Not surprisingly, the more recent streak began the exact same month in which Fiat’s large, less popular 500L arrived.
During the former 15-month span, Fiat USA averaged 3746 500 sales per month. Over the last 14 months, that average has fallen 26% to 2773 units per month.
For the Fiat brand, the overall sales results haven’t looked that bad. After all, Fiat sells an extra 1117 cars every month by way of a nameplate that didn’t exist in this market before last summer.
Since June of last year, brand-wide Fiat sales have fallen in America only three times: in September, October, and November of last year, a period in which volume slid 14% even with the extra vehicle in showrooms. Granted, Fiat brand sales haven’t fallen often, but that doesn’t mean sales were high. This is a low-volume brand as it currently stands, with two niche products.
Taken on its own, the 500, not able to top 44,000 units in 2012 before a near-8000-unit decline in 2013, is on pace for fewer than 31,000 sales in 2014.
It’s not as though 2014 has been an especially bright year for passenger car sales. While the overall market is expanding for a dozen different reasons, car sales are up less than 1% compared with the first seven months of 2013. The 500’s 14% drop, following up on an 18% annual year-over-year decline in 2013, is harsh by the overall market’s standards, but perhaps not by the standards of like-minded cars.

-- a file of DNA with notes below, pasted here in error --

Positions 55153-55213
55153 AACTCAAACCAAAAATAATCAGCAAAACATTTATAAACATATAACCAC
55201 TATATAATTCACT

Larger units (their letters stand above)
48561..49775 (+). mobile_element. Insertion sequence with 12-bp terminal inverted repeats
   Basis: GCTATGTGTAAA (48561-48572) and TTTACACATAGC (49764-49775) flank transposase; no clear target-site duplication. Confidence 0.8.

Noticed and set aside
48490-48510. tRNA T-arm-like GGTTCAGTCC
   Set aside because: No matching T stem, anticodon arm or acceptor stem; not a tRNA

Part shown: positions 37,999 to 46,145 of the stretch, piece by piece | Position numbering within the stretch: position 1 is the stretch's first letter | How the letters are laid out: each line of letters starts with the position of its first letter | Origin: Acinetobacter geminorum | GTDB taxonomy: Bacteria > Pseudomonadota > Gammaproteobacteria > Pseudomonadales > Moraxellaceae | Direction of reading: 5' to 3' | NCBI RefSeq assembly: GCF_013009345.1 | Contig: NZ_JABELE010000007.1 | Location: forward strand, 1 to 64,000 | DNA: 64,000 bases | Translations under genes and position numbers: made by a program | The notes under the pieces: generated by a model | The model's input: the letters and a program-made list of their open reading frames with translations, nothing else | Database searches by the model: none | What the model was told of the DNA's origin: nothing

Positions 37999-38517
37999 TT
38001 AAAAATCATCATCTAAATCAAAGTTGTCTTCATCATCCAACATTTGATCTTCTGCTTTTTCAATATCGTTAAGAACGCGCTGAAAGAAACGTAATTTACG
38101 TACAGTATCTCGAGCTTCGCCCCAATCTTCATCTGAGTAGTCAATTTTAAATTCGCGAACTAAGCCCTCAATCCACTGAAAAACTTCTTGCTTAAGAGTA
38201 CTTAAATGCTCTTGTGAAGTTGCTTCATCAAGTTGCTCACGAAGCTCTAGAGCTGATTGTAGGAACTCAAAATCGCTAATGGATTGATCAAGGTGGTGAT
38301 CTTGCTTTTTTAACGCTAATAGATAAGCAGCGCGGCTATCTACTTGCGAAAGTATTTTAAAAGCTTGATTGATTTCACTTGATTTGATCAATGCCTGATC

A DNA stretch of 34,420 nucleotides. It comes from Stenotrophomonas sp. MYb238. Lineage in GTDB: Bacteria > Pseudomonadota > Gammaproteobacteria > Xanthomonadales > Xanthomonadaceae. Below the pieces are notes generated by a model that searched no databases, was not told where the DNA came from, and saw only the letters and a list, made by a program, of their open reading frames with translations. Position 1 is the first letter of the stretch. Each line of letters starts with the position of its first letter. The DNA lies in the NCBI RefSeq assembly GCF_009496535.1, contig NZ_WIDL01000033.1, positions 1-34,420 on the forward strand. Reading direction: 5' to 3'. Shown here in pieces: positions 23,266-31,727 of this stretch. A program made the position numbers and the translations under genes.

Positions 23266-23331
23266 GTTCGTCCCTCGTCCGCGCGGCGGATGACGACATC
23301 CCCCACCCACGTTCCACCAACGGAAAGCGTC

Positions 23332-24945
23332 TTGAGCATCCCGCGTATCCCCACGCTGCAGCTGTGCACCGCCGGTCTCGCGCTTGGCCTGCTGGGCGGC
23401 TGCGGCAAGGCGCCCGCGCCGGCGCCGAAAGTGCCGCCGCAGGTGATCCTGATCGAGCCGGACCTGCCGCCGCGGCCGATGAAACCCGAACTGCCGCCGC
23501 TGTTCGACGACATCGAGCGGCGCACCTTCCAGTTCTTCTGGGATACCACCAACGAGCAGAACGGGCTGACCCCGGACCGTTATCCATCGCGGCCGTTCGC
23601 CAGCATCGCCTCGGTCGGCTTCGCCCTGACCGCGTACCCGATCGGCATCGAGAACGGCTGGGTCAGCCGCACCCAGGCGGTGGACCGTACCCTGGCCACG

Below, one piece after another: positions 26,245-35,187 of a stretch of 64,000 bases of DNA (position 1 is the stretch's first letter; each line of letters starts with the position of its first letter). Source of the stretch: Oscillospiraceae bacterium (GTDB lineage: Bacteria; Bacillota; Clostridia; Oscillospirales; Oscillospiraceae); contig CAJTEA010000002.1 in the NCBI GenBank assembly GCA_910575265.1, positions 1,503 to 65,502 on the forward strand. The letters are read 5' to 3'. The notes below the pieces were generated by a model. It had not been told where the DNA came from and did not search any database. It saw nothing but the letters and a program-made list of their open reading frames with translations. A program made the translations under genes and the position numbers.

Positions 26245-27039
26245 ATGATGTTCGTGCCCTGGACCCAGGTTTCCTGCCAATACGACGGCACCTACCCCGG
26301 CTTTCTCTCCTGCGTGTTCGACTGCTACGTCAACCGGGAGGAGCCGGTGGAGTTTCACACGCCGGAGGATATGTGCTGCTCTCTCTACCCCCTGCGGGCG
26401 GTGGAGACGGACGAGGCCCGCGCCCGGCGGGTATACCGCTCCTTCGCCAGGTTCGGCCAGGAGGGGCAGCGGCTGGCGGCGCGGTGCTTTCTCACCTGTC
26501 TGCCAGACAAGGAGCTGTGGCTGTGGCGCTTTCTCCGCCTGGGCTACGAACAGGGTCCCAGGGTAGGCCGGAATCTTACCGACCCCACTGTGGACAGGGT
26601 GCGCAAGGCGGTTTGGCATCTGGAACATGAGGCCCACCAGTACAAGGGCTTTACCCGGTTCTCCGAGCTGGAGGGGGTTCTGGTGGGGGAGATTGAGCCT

Volkswagen Beetle volume is down 30%. Sales of non-Countryman/Paceman Minis, naturally impacted by the departure of an old model and the slow arrival of a new one, have fallen 35%. (The 500 is currently outselling both the five-pronged Mini car range and the Beetle on year-to-date terms, but it did not do so in July specifically.)
Hyundai Veloster sales are down 4%. The Ford Fiesta (-7%), Kia Rio (-11%), and transitioning Honda Fit (-12%) understand the 500’s pain.
Did you believe that America’s interest in the 500 would so rapidly fade, or did you simply believe that the 500 wouldn’t rise as high as Fiat had originally hoped?